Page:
In case of hung Parliament, regional parties can be kingmakers

New Delhi: With some poll surveys predicting that BJP-led NDA may fall short of numbers in the Lok Sabha elections, the role of regional political parties can become crucial in deciding who forms the government at the Centre, if the predictions prove correct.

Particular focus will be on parties such as YSR Congress led by Y.S. Jagan Mohan Reddy, TRS led by K Chandrasekhar Rao, BJD of Odisha Chief Minister Naveen Patnaik and the BSP-SP combine, which have displayed equidistant with both the BJP-led NDA and the Congress-led UPA.

Trinamool Congress led by West Bengal Chief Minister Mamata Banerjee and TDP headed by Chandrababu Naidu could also find a role in the government-formation at the Centre.

Banerjee and Naidu have been making efforts to cobble up an anti-BJP coalition and had even hobnobbed with the Congress in this regard.

However, Banerjee, while strongly attacking the BJP, has also been targeting the Congress, which has reciprocated in equal manner.

The BSP and SP, while being highly critical of the BJP, also snubbed the Congress by keeping it out of their pre-poll coalition.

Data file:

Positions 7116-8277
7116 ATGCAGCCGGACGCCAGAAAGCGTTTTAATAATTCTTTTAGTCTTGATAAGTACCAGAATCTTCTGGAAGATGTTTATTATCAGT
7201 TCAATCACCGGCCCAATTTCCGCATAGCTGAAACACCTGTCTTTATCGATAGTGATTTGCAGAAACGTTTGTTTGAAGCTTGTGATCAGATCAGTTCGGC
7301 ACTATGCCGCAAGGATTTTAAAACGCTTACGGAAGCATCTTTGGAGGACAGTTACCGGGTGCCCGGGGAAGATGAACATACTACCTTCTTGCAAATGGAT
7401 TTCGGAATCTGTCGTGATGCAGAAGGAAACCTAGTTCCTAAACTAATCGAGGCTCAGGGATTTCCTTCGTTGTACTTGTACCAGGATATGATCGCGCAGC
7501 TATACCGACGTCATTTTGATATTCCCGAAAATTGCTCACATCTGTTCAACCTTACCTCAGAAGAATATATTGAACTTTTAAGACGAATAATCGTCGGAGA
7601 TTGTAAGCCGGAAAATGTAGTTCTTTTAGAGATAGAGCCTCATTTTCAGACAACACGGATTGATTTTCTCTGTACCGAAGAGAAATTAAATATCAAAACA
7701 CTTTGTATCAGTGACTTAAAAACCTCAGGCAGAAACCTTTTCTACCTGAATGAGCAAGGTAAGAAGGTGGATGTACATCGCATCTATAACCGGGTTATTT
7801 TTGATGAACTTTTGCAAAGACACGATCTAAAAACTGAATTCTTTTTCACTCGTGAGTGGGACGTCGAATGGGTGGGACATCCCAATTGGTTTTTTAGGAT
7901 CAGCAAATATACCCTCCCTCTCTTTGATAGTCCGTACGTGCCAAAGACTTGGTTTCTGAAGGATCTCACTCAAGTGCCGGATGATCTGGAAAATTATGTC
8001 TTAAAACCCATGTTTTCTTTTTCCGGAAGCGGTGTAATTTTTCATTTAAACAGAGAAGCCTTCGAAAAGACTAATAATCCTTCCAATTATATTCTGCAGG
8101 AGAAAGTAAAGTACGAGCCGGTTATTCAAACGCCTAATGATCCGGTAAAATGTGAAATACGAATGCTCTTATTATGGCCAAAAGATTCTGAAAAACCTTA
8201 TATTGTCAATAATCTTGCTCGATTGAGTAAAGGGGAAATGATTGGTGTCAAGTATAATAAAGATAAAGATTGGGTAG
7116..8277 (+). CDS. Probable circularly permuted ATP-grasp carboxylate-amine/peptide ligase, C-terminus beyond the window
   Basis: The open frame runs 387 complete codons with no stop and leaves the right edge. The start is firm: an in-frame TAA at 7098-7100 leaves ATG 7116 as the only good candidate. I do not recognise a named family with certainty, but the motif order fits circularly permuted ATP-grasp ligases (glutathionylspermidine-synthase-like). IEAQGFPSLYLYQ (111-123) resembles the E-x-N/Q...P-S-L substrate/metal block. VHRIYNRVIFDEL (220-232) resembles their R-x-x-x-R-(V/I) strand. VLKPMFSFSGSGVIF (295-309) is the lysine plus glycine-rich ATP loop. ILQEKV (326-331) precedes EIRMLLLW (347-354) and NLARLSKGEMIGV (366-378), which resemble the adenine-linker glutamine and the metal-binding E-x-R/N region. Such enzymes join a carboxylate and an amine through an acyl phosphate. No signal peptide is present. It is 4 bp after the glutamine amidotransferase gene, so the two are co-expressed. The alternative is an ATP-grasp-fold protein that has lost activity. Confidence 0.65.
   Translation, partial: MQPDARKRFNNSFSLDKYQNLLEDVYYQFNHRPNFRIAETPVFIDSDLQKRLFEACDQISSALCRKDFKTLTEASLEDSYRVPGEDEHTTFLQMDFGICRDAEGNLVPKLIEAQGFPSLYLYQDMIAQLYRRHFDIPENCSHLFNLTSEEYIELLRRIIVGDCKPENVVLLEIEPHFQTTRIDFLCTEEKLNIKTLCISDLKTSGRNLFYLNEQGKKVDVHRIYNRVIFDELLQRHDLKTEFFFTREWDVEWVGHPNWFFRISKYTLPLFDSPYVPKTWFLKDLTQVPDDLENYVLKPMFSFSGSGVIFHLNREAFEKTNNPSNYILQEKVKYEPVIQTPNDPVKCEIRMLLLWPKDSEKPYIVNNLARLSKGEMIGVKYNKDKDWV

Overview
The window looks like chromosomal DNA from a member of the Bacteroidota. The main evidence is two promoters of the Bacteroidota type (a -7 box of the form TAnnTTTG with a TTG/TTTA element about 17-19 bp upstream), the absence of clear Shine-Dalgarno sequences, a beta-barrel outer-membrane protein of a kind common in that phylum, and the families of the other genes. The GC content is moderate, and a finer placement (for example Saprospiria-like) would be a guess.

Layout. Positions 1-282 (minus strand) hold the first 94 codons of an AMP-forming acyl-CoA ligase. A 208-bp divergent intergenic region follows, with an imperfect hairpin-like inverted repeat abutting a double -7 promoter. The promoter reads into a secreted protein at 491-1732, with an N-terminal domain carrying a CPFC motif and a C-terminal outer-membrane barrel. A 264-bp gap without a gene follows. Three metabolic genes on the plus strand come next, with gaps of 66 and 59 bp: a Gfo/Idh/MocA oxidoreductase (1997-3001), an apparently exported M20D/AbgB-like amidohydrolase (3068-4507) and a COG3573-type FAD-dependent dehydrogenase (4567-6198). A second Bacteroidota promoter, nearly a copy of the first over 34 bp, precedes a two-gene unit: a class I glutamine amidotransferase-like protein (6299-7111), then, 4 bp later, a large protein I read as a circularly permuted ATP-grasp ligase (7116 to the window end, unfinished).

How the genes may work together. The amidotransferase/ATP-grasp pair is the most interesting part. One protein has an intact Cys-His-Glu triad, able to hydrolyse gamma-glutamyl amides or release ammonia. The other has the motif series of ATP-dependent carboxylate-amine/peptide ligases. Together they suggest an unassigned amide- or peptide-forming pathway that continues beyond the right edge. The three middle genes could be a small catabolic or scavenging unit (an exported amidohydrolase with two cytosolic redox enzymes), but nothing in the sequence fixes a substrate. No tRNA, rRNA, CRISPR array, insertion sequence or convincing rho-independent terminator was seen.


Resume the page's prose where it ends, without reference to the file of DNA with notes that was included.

These regional parties are players at around 180 out of the total 543 Lok Sabha seats and the criticality of their role will be determined by the numbers they get in the elections.

A hung parliament would throw up several possibilities and the leaders of the non-Congress and non-BJP block appear to favour such a situation.

Jagan Mohan Reddy had said earlier this month that he is hoping for a hung Parliament so that he gets a better deal for the state.

Makkal Needhi Maiam (MNM) leader Kamal Haasan had also said that the Lok Sabha election will result in a hung Parliament and there is a possibility of the Third Front forming the government.

A pre-poll survey conducted by Lokniti of the Centre for the Study of Developing Societies had said that despite an increase in vote share, the BJP is likely to lose seats due to a “more united Opposition” in key states. The survey pegged BJP’s seat estimate between 222 and 232, far less than 283 seats that it won in 2014 Lok Sabha elections.

The pre-poll survey showed that Congress party could win 74-84. The party had won just 44 seats in 2014.

The survey showed that National Democratic Alliance may or may not cross the majority mark, wining between 263 and 283 seats. The United Progressive Alliance is estimated to have between 115 and 135 seats.

A CVoter-IANS opinion poll released in mid-March had said that NDA is predicted to get 264 seats, falling eight short of the half-way mark of 272 to form the government. It said that UPA – led by the Congress – can get only 141 seats.

Some surveys have also predicted a majority for the NDA.

There had also been a talk of a federal front before the elections and Rao had held meetings before the elections to bring together non-BJP, non-NDA parties. Such efforts may gain momentum after the elections.

If there is a possibility of formation of a third front government, some present allies of BJP and Congress may also join it.


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